chapter  13
17 Pages

The possibility of a welfare policy in a world of emotion- driven individuals: a Humean point of view ANDRé LAPIDUS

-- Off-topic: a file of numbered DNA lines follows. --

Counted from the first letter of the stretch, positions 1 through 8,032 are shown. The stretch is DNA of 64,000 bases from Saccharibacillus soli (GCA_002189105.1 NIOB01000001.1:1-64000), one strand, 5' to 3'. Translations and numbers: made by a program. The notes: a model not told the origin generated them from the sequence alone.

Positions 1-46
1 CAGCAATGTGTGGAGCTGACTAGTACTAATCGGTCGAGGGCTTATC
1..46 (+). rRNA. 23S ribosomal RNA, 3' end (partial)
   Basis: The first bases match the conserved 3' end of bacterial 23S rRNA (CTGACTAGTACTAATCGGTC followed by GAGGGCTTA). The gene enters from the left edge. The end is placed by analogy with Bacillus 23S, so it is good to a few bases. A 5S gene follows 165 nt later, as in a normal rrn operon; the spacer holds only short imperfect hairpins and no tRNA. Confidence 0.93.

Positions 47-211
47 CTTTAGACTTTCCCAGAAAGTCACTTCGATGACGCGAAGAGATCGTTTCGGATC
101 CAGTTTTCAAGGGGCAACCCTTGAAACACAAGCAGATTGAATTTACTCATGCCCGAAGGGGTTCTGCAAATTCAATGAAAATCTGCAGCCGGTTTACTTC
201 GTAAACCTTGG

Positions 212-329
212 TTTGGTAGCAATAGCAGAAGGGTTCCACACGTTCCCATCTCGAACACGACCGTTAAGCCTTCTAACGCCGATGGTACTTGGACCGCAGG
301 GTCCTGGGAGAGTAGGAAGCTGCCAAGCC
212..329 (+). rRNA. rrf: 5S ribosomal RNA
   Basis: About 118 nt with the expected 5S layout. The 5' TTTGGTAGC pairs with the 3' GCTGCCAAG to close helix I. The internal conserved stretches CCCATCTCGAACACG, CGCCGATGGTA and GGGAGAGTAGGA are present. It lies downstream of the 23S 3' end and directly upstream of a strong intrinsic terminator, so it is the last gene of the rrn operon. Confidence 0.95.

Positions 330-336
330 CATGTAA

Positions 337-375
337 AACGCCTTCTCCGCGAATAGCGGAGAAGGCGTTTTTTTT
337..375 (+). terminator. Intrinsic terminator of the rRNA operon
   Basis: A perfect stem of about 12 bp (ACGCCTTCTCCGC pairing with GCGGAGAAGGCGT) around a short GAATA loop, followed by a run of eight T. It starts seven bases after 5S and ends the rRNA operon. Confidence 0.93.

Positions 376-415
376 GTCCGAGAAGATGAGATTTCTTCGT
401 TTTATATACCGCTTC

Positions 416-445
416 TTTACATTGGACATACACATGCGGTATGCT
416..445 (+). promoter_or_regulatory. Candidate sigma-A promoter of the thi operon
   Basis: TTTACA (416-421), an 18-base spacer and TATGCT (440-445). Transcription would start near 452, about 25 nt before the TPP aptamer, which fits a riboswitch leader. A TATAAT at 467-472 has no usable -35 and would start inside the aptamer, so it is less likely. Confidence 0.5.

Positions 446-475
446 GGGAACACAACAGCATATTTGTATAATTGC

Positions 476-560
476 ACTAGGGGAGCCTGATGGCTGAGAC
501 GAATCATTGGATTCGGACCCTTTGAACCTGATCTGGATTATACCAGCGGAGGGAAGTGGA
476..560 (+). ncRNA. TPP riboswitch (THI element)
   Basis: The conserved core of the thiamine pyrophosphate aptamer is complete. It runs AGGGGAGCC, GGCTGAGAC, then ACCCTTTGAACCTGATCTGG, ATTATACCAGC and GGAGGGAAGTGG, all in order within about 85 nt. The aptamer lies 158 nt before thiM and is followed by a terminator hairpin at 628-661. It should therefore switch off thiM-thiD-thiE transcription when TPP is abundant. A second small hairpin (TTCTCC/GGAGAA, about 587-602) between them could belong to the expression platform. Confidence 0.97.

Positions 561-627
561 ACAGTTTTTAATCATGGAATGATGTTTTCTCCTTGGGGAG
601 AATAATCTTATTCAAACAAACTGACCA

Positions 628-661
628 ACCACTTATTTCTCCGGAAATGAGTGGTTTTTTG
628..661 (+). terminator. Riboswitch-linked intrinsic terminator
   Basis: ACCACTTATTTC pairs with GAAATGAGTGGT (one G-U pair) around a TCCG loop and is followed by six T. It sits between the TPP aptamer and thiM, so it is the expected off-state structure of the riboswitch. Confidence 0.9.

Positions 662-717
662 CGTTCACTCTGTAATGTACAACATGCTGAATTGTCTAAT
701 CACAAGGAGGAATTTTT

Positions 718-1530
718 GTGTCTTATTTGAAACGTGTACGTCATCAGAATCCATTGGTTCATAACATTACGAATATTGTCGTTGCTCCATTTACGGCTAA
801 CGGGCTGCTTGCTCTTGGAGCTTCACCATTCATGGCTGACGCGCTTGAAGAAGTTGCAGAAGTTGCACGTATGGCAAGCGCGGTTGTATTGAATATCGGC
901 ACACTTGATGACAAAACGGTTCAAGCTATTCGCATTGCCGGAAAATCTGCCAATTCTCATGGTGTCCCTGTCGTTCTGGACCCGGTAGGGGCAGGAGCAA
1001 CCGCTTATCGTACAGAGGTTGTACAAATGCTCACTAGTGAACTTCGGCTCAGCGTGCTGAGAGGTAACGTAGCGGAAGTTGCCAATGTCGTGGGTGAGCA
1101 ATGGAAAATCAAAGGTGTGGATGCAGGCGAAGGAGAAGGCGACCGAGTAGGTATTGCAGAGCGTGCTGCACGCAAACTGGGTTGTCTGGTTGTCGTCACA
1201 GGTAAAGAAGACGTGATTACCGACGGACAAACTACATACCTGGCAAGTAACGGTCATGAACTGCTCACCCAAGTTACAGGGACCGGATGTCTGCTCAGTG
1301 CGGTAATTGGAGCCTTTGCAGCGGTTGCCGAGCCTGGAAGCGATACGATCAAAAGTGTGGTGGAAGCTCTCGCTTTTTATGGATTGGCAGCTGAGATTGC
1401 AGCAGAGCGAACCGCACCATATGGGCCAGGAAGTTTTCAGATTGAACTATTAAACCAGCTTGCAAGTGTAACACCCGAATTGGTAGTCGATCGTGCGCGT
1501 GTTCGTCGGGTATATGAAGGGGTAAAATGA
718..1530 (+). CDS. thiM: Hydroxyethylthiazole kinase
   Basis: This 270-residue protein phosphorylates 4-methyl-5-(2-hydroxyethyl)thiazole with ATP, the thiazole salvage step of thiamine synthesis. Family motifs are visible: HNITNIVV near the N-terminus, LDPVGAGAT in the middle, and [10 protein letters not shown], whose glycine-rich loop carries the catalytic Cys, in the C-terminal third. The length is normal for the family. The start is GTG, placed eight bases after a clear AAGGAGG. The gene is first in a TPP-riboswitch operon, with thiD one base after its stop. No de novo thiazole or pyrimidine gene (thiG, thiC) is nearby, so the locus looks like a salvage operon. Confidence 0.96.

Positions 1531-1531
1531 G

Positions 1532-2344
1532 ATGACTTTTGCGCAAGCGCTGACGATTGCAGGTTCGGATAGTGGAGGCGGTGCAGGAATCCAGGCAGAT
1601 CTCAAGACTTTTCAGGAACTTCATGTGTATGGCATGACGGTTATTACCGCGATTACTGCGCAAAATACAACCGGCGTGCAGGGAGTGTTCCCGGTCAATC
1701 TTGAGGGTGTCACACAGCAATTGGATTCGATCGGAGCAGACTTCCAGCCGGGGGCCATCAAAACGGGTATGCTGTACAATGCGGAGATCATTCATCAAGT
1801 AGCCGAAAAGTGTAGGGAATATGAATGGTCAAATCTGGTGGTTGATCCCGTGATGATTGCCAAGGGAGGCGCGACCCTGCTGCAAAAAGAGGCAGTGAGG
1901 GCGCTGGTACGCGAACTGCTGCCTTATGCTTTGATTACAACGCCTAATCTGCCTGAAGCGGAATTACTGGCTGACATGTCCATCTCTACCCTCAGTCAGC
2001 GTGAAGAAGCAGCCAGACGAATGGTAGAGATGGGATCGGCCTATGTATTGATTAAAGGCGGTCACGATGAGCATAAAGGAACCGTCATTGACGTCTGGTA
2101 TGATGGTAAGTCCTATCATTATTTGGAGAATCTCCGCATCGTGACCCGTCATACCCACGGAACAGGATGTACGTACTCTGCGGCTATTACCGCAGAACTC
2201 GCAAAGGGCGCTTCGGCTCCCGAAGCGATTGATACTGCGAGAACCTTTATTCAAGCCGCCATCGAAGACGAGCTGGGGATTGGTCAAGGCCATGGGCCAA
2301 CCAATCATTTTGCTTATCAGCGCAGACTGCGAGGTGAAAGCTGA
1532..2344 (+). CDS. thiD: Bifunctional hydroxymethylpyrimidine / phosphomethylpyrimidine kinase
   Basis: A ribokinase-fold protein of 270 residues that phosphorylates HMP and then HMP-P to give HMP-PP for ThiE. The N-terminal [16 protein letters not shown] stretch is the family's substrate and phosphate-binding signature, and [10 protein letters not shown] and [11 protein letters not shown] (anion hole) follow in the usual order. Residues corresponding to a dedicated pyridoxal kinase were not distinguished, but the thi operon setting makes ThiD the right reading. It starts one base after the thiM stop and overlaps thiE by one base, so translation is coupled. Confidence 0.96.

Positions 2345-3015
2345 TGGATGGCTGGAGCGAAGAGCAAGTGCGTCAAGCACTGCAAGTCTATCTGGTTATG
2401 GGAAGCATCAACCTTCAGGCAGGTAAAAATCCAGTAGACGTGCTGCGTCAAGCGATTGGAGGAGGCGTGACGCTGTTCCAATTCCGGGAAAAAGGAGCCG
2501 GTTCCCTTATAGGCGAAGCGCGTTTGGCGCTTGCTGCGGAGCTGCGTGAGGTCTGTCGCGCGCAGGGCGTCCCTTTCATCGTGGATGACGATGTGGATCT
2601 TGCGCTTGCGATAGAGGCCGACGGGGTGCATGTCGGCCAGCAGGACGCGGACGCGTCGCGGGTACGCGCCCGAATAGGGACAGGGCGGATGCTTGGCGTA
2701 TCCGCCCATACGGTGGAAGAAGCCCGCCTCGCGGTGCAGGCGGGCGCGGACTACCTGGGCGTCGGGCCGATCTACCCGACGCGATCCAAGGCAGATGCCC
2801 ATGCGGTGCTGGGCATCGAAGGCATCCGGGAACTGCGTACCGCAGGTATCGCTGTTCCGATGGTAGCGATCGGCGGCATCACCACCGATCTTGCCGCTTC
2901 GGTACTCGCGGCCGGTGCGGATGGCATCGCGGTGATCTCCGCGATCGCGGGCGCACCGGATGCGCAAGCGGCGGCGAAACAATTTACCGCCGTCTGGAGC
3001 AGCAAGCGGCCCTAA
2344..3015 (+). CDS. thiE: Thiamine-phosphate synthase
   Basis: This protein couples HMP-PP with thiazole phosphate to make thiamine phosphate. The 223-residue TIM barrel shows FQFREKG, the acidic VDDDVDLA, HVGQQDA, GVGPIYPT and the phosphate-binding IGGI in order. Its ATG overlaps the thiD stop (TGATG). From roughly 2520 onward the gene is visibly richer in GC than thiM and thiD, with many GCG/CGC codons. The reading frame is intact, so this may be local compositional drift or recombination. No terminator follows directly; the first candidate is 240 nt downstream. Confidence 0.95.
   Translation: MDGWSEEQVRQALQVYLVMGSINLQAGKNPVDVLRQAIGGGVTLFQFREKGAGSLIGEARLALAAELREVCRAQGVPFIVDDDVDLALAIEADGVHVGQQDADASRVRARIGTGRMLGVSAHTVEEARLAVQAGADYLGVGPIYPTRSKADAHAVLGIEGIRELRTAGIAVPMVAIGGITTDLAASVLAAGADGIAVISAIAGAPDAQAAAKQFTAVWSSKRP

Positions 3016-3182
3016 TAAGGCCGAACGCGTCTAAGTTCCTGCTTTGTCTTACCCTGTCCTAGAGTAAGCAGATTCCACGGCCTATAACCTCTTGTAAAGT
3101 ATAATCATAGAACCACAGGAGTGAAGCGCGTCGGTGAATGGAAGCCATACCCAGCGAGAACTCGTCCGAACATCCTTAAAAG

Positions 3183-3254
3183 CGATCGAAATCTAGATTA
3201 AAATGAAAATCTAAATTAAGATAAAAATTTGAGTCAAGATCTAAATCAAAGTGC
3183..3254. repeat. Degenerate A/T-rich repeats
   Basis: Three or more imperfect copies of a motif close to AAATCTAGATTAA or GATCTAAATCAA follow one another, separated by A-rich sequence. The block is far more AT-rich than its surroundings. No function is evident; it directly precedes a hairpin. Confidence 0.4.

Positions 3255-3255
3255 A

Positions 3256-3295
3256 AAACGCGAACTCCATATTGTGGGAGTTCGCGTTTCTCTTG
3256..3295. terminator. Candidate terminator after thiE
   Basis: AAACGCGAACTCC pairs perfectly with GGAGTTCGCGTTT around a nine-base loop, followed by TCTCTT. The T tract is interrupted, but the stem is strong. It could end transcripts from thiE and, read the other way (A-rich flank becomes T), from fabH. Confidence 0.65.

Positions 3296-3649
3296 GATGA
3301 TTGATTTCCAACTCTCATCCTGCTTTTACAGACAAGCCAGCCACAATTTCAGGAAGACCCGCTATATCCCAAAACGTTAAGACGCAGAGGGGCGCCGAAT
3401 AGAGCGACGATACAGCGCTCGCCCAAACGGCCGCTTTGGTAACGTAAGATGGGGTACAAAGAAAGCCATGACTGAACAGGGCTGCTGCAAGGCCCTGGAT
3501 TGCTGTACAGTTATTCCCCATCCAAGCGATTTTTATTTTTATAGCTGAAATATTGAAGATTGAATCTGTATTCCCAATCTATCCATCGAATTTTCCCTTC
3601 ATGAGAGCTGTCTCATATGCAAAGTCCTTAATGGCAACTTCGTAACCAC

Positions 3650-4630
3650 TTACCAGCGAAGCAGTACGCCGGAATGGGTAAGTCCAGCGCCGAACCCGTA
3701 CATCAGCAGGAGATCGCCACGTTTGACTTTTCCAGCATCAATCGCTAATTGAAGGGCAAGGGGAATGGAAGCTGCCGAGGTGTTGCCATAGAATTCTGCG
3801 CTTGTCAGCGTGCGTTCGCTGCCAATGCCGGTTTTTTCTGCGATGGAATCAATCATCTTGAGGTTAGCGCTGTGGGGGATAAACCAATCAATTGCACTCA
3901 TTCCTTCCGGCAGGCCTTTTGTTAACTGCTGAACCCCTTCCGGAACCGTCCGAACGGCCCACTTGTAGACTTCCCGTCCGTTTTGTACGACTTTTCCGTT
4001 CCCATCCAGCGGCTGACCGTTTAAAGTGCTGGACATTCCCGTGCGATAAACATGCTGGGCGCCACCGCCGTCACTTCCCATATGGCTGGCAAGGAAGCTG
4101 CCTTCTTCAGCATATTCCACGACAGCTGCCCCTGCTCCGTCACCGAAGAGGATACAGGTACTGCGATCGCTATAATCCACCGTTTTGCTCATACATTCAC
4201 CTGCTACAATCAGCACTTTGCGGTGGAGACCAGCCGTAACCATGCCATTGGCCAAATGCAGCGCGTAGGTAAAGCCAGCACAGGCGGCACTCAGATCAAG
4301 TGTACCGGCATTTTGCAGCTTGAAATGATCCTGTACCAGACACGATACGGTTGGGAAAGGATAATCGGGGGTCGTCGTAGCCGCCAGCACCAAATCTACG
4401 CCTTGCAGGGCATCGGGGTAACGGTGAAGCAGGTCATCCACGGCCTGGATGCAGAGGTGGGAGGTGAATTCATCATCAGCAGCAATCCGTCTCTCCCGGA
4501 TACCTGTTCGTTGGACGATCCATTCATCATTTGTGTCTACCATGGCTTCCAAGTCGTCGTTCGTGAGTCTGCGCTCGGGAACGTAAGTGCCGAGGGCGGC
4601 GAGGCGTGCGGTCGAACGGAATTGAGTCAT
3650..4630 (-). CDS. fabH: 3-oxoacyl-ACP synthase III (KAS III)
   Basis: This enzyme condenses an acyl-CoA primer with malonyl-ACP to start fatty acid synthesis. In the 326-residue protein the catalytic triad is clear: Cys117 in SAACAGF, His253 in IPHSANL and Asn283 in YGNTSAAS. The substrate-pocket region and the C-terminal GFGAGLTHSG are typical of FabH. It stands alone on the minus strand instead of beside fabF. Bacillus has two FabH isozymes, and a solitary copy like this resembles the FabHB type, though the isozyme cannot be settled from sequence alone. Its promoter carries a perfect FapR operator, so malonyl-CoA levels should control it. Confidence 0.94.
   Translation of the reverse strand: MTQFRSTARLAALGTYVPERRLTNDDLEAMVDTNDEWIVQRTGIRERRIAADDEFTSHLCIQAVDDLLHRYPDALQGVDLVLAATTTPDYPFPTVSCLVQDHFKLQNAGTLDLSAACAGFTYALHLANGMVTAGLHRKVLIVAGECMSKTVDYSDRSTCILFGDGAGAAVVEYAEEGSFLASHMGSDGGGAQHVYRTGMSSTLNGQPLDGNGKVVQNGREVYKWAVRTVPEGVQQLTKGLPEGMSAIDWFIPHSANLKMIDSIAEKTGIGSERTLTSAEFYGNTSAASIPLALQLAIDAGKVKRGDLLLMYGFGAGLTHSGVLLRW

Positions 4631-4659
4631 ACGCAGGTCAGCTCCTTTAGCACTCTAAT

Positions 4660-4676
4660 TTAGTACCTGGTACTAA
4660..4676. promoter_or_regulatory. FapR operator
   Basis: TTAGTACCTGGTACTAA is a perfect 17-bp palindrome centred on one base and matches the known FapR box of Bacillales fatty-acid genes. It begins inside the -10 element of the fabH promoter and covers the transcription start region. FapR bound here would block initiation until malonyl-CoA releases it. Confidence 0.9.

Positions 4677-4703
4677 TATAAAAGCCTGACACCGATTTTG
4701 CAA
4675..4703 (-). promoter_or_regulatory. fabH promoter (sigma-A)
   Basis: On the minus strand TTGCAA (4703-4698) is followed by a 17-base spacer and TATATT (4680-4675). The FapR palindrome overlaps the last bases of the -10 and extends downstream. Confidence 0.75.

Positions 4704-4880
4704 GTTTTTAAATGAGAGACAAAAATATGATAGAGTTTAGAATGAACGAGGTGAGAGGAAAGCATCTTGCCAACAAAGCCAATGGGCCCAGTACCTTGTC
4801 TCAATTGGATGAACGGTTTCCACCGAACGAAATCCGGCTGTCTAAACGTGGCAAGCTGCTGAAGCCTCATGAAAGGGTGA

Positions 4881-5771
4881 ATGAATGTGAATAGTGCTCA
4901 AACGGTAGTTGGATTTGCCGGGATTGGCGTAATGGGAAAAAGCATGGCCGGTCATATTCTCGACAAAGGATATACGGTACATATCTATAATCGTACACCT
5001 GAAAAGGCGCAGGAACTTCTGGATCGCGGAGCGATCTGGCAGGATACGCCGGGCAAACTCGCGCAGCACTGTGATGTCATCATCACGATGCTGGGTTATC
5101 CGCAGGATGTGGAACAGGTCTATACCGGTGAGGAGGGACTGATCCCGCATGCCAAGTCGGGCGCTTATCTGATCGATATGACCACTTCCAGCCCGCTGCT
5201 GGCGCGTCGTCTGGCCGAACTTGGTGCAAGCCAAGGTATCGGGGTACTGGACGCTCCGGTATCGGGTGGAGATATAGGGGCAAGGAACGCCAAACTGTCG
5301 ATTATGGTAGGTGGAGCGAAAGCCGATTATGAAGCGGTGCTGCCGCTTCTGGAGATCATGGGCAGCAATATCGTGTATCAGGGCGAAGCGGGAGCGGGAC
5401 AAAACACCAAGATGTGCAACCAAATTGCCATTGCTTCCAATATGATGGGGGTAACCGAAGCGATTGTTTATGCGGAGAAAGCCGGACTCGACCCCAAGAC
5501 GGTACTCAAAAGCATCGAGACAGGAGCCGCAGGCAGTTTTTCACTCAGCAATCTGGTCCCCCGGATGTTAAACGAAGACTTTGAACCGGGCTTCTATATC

The problem Let us leave aside some questions of utmost importance, like externalities, intertemporal inconsistencies or strategic behavior, which all govern the reachability of an optimal state resulting from the interactions between individuals. Such an intellectual operation helps putting to the fore what has not been eliminated, a seemingly trite assumption which underlies the very idea of what is usually called “liberalism of happiness”: each individual is interested in obtaining the greatest possible happiness and, taking into account his information, cognitive ability and constraint, he reaches the best available situation. It’s not that easy to imagine that things might happen otherwise. That is, that although such an individual has a clear enough intuition of what his greatest knowledge might be, although he is clever enough, provided with relevant information and not submitted to any particular constraint, he might deliberately decide to choose an allocation which would take him away from a greater happiness. It is not that easy, because the conception of this individual would mix up two contradictory approaches: a welfarist approach, clearly involved in liberalism of happiness, and a non-welfarist approach, which is required in order to understand why an allocation which would provide a greater happiness might remain unchosen. Now, David Hume aimed at showing such an individual, in a noncontradictory way, chiefly in his canonical philosophical works: the Treatise of Human Nature (1739-40), the two Enquiries, on Human Understanding (1748) and on the Principles of Morals (1751), and the Dissertation on the Passions (1757). Hume depicted an individual both concerned in his own happiness and not always matching his actions to such an objective. Broadly speaking, this is made possible because Hume had in mind an emotion-driven (“passion”-driven, in the words of the eighteenth century) individual, for whom his reason is a subordinate device which helps him reach the ends shown by his emotions. On the one hand, such an importance granted to emotions explains that they could lead us far from our greatest pleasure, hence from our greatest happiness. But, on the other hand, it also determines our ability to happiness, which varies along with our emotional state.